Well, as any lyricist will tell you, setting words to an existing melody is always harder than writing first and putting the composer on the spot.

For “Tevye’s Dream” (also known as “The Tailor Motel Kamzoil”), Grey uses a device he had previously seen in a Harold Prince production. An enormous white sheet hangs from the rafters, behind which are actors behind it who rush toward the screen in order to loom large in silhouette.

Ah, you say, “City on Fire” in SWEENEY TODD. No – Prince used the sheet more than a dozen years earlier when he directed the musical that put Grey on the theatrical map: CABARET.

For during the first weeks of the Boston tryout, after Sally and Cliff had sung “Roommates” — the song that was eventually replaced by “Perfectly Marvelous” – the two went for a walk. From the rafters fell that sheet where a much-larger-than-life prostitute zoomed forward to proposition Cliff. Hitler was also seen rabble-rousing a crowd, and Grey played a legless man in a wheelchair begging the couple for money.

Anyone who does FIDDLER is honor-bound to follow Jerome Robbins’ original choreography; them’s the rules. Yet in conjunction with choreographer Stas Kmiec, Grey has Pertschik (a staunch Daniel Kahn) and Hodl finish their tradition-shattering dance with them nose-to-nose. It’s love at first dance.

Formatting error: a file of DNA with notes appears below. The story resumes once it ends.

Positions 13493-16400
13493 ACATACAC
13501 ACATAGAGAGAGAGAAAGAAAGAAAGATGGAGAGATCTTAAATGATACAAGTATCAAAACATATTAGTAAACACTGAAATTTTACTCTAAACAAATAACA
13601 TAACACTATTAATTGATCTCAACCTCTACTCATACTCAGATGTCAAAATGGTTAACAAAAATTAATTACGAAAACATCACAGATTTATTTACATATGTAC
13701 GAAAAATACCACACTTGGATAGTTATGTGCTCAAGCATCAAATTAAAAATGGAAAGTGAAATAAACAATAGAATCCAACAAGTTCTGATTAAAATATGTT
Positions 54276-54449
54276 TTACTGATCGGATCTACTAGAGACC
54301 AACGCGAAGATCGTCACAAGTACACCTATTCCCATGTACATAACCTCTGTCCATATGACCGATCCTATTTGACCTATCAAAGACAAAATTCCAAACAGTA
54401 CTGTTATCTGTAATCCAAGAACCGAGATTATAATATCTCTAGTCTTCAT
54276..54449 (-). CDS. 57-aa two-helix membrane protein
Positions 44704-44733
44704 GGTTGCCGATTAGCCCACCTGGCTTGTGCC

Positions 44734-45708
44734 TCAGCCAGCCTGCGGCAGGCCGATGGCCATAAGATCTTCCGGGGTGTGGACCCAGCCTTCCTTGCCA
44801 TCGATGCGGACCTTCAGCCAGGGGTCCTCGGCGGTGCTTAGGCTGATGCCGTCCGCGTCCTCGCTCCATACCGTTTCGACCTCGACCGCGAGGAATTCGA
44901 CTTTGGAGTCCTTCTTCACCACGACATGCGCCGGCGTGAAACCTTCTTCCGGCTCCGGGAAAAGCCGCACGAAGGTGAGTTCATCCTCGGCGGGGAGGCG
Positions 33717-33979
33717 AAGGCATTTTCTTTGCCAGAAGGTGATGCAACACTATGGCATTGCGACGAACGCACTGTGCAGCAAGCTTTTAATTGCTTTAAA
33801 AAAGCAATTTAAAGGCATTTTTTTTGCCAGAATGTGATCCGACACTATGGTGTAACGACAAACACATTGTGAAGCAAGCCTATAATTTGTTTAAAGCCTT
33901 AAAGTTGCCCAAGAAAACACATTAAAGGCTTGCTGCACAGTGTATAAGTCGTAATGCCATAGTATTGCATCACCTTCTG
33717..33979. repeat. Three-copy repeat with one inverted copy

How nice, too, that a show with 26 performers found money to afford an orchestra of 12. The always reliable Zalmen Mlotek manages once again to display through his conducting all the love that he has for Jerry Bock’s perfectly evocative music.

Many theatergoers may be reluctant to travel all the way to Battery Park to see a show they’ve already seen umpteen times and in a language they don’t remotely know. However, the many who do attend will be astonished at how Joel Grey and The National Yiddish Theatre Folksbiene have brought it all, to quote Tevye and Lazer-Volf, “To life!”